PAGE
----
Because one of the best things about librarians is that we're always learning!
Sunday, 25 July 2010
It seems quite appropriate to be discussing Facebook in the same week that it hit 500 million users. Apparently if Facebook was a country it would be the third largest in the world!
Facebook seems to be here to stay where other similar sites have come and gone. It seems the ideal tool for libraries to use to promote their services and collections. I know that the UL has various apps that can be added to a Facebook page to renew library books etc. Adding things like this to a service that people actually use seems to be a good idea.
As events are added to the library's home page they appear on the news feed of the individuals Facebook page. It seems to be one way to get the message across without relying on the user to check for updates all the time. Although this is an advantage, it shouldn't be relied on as the only way to get information out. I know from personal experience that the news feed can move very fast and it can be easy to miss things - especially if you are subscribed to a lot of sites!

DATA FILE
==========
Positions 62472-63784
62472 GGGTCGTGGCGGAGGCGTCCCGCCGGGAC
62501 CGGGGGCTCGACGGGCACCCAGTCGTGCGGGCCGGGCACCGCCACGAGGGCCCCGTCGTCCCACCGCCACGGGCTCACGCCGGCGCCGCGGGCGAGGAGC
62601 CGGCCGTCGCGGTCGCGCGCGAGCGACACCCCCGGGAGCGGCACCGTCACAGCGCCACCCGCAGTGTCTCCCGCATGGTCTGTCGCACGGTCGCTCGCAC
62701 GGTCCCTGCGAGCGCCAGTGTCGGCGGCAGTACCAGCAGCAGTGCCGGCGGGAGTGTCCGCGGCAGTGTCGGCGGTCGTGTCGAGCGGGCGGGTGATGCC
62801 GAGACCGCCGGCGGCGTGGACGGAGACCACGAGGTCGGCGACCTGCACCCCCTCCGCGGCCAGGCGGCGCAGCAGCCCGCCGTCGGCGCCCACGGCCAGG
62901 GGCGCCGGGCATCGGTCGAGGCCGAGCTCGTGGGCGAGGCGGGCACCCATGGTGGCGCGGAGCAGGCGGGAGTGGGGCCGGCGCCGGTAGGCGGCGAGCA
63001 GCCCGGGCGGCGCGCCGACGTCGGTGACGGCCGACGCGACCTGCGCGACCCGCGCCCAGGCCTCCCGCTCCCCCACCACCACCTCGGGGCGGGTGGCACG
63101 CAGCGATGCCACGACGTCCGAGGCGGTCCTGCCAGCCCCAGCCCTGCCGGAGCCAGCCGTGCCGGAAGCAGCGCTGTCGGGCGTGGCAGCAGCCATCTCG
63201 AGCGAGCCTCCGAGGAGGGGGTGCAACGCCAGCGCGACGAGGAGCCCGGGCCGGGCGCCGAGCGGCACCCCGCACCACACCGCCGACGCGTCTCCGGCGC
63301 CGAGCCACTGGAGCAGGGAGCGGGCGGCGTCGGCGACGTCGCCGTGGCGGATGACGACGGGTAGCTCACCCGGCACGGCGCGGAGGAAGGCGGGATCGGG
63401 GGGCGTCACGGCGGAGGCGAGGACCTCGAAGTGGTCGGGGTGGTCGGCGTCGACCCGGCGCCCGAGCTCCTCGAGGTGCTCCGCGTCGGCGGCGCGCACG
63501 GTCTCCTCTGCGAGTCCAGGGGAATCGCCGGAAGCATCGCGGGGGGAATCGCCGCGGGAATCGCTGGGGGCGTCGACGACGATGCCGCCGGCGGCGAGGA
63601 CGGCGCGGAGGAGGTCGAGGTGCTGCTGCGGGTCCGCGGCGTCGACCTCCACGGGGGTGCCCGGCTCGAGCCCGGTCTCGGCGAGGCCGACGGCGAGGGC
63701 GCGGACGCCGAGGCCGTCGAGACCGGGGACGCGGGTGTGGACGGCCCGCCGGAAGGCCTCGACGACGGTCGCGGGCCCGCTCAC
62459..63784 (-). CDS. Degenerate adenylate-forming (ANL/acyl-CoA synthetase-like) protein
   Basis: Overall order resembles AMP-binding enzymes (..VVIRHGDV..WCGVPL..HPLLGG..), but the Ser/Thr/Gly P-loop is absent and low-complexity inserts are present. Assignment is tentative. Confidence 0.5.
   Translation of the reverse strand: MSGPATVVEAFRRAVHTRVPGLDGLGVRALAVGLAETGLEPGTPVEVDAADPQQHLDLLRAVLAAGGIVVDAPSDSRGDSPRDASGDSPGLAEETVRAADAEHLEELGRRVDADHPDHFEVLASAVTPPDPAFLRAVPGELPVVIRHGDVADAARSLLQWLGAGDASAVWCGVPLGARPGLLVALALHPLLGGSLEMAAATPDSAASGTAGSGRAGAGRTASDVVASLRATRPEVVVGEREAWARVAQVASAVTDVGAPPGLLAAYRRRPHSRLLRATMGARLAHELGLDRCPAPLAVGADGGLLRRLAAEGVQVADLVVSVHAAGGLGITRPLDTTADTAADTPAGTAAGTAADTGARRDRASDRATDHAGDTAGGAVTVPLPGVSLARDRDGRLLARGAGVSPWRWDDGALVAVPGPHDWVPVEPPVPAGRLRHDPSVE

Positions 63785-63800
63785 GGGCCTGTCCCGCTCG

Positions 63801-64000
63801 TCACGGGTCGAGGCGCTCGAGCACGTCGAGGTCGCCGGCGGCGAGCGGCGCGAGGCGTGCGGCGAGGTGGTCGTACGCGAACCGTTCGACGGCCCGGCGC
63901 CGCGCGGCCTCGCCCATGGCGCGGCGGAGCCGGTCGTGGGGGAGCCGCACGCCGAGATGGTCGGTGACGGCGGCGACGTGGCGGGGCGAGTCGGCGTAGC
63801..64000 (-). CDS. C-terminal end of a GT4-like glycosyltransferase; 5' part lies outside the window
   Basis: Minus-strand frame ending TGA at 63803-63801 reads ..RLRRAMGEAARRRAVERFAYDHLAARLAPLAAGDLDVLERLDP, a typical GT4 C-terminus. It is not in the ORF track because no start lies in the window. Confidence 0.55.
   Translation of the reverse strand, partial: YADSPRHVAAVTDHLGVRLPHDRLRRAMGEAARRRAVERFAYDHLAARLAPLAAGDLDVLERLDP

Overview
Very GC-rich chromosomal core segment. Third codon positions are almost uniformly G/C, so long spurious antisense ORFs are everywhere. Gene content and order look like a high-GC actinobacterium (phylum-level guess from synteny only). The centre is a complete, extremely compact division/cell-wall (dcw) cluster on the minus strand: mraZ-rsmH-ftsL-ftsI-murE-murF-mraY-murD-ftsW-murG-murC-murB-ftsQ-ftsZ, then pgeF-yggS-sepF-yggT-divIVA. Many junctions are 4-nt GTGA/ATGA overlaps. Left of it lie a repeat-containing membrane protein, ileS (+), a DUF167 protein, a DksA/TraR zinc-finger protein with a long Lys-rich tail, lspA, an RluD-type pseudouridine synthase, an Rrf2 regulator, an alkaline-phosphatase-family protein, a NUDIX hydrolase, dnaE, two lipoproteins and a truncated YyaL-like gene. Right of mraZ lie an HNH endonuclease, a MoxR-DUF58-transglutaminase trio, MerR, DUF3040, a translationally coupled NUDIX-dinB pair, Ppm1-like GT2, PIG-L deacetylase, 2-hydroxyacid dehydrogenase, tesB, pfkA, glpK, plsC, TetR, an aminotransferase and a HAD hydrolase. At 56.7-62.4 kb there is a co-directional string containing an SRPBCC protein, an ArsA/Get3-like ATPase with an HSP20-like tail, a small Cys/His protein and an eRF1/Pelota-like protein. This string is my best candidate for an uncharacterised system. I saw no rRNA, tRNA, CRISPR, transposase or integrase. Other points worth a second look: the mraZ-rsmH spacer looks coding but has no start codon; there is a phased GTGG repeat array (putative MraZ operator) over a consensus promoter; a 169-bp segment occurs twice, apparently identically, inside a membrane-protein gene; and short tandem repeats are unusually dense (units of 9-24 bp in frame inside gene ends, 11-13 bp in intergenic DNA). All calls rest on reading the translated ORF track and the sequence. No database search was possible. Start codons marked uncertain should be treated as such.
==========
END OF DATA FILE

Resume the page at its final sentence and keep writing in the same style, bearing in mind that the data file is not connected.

Creating a group for a library is an interesting idea but I would worry about how to manage a large user base. It also relies on users asking to join your group which might not always get the best response.
Given the popularity of Facebook and the way that it seems to have invaded everyday culture I think it would be shortsighted of libraries to ignore its potential!
(Image credit: daveynin)
Posted by Claire Sewell at 20:11
Subscribe to: Post Comments (Atom)
Very interesting and important point about possibly missing information once you start subscribing to several feeds - unless you are able [or inclined] to check them frequently. It's that managing info overload problem again, and it does raise the question as to whether, even if people subscribe to our tweets, RSS feeds or whatever, they are even really seeing the information. If someone is a fan of a medium they will presumably be gathering a lot of information on it, ergo they still have to dig back down the screen.ReplyDelete